senior citizens

Mountain Edition
3:28 pm
Thu November 14, 2013

Mountain Edition - November 14th, 2013

Energy planners gathered in Carbondale this week to compare notes and strategize about funding.

The Town of Basalt approves a home for senior citizens. Now, there’s an effort underway to recruit residents.

Snowmass Village takes a stab at cutting greenhouse gas emissions. The town has some of the highest per capita in the nation.

An independent study finds the Roaring Fork Valley’s mass transit system means big savings for residents.

We find out whether Lance Armstrong had anything to do with death threats against the national agency to prevent doping.

We’ll wrap up with the latest from our Road to Sochi series. Olympic hopeful Meg Olenick aims to be one of the first compete in a sport new to the winter games.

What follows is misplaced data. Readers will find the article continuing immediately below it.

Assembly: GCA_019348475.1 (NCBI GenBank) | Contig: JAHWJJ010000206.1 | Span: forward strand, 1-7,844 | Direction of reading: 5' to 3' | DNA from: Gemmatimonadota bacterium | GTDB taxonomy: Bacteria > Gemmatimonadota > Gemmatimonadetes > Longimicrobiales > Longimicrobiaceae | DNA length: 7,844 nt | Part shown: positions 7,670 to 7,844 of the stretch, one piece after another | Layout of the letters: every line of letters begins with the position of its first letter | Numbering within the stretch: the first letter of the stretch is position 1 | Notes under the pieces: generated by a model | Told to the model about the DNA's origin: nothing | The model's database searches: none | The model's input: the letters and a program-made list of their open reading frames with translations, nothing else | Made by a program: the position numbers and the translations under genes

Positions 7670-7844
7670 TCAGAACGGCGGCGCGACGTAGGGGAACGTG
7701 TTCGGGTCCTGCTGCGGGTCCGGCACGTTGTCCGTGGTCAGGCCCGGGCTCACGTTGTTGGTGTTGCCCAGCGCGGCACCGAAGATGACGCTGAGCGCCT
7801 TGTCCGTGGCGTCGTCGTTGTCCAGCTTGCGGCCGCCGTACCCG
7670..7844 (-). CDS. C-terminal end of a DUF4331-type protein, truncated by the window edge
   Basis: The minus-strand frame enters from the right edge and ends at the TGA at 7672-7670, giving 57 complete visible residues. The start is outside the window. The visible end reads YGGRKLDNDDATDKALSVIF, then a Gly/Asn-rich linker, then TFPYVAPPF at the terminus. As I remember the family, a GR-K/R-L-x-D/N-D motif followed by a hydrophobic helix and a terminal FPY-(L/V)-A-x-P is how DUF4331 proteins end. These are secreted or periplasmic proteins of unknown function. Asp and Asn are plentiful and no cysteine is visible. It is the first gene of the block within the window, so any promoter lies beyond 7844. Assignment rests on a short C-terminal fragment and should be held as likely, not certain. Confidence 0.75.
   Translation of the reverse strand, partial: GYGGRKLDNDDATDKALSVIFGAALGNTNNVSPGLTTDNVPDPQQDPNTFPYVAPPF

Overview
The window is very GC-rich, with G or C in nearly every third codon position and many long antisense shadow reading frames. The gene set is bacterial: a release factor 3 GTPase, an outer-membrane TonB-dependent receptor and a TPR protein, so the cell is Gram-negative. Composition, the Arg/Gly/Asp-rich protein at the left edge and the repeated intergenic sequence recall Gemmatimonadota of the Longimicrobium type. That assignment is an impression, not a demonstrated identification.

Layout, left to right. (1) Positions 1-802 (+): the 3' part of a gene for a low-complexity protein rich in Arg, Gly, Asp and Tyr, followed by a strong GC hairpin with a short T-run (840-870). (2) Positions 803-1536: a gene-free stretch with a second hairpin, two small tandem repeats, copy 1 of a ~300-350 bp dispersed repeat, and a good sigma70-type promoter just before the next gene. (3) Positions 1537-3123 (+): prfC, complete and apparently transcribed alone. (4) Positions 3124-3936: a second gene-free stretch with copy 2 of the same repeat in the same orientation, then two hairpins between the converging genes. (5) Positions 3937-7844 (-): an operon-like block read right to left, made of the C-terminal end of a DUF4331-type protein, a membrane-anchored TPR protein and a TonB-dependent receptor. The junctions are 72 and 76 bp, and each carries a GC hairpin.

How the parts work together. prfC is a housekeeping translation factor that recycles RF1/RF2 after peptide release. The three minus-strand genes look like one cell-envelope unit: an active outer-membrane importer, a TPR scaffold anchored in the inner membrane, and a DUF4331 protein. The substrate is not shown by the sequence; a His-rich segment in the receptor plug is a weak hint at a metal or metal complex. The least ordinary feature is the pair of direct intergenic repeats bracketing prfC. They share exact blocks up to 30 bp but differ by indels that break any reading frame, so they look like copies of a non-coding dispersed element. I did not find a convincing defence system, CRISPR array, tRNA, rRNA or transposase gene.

Senior Citizens
11:39 am
Fri August 16, 2013

Some Valley seniors find themselves working into their golden years

Glenwood Springs resident Rich Burge owns his own property management business. The 75-year-old said he works for both financial necessity and enjoyment.
Credit Rebecca Kruth

As the Valley’s population ages, some seniors are finding themselves working far past retirement age. Reasons vary from financial necessity to simply enjoying the social aspects the workplace offers. Aspen Public Radio’s Rebecca Kruth checked in with a couple of local seniors to find out what’s kept them in the workforce.

Rich Burge has been working since he was a boy. The 75-year-old property manager said he’ll do it until he can’t anymore.

“I’ve joked that someday they’ll find me face down in one of my homes I take care,” Burge said.

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